In fact, many Shakespearean scholars disagree with this analysis, citing The Merchant of Venice as Shakespeare's tongue-in-cheek to contemporary Christopher Marlowe's anti-Semitic The Jew of Malta. Unlike Marlowe's play, Shakespeare paints all of the characters as very grey. There are no black and whites or absolutes here; Shylock has enough motive to be sympathized with (even if he takes things too far), and the other characters lack virtue enough that they cannot be seen as clear protagonists or heroes versus Shylock. In fact, Shakespeare through Shylock offers a case for equal treatment under the law, touching upon the cruelty exacted on the Jewish community by the Christian state of Vienna ("If a Jew wrong a Christian, what is his humility? Revenge. If a Christian wrong a Jew, what should his sufferance be by Christian example? Why, revenge. The villainy you teach me I will execute, and it shall go hard but I will better the instruction.")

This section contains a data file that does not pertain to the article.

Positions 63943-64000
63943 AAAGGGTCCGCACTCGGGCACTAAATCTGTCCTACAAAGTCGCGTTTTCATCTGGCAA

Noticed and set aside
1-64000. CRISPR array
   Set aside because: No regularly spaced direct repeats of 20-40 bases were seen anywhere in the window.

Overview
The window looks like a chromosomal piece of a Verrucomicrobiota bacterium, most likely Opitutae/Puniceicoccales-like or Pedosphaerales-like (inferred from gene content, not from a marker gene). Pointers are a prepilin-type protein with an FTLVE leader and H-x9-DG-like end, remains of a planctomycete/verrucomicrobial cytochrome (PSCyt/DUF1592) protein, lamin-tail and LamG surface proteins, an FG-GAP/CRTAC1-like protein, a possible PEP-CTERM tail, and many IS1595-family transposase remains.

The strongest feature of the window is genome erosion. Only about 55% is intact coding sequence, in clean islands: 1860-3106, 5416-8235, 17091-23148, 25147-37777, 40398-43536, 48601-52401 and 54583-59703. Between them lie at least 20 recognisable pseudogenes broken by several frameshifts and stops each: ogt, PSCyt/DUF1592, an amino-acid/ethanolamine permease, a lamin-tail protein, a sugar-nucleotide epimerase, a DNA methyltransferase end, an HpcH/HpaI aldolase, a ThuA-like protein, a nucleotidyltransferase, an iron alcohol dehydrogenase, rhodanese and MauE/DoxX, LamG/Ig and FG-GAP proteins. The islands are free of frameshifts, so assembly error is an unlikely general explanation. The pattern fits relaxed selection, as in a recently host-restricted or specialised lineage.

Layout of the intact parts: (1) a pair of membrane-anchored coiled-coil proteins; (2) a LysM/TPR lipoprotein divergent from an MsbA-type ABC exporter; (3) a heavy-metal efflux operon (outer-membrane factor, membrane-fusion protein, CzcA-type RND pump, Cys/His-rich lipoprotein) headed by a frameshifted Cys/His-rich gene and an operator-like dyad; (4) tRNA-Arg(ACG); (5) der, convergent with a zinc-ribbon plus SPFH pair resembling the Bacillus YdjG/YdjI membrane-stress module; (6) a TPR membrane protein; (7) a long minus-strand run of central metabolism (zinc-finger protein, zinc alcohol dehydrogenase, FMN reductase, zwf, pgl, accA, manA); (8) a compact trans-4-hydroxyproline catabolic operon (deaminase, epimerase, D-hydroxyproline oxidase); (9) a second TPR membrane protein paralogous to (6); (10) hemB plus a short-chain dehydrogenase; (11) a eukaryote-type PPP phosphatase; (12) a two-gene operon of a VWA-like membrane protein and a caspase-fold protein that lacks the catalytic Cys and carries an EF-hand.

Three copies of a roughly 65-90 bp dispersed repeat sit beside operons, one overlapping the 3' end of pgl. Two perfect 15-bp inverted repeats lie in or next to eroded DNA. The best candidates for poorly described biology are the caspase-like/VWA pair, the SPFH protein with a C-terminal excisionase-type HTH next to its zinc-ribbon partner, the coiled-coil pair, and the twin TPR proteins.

The writing in this is fantastic, and the themes were revolutionary in Shakespeare's time. I feel that many others who have reviewed this have either misunderstood the play, or have failed to examine it carefully. It is certainly a masterpiece that more decries anti-Semitism than encourages it."
Merchant of Venice to Avoid
P. Owens | North Carolina | 04/16/2009
(1 out of 5 stars)
"I'm still searching for THE version to use in my classroom that will do the job. This was extremely boring and hard to follow. The Al Pacino version was much better as far as interesting to watch. This version does a much better job of following the original intent of the play and not getting caught up in political correctness. Safe to show in your classroom, but be prepared for your students to sleep through it."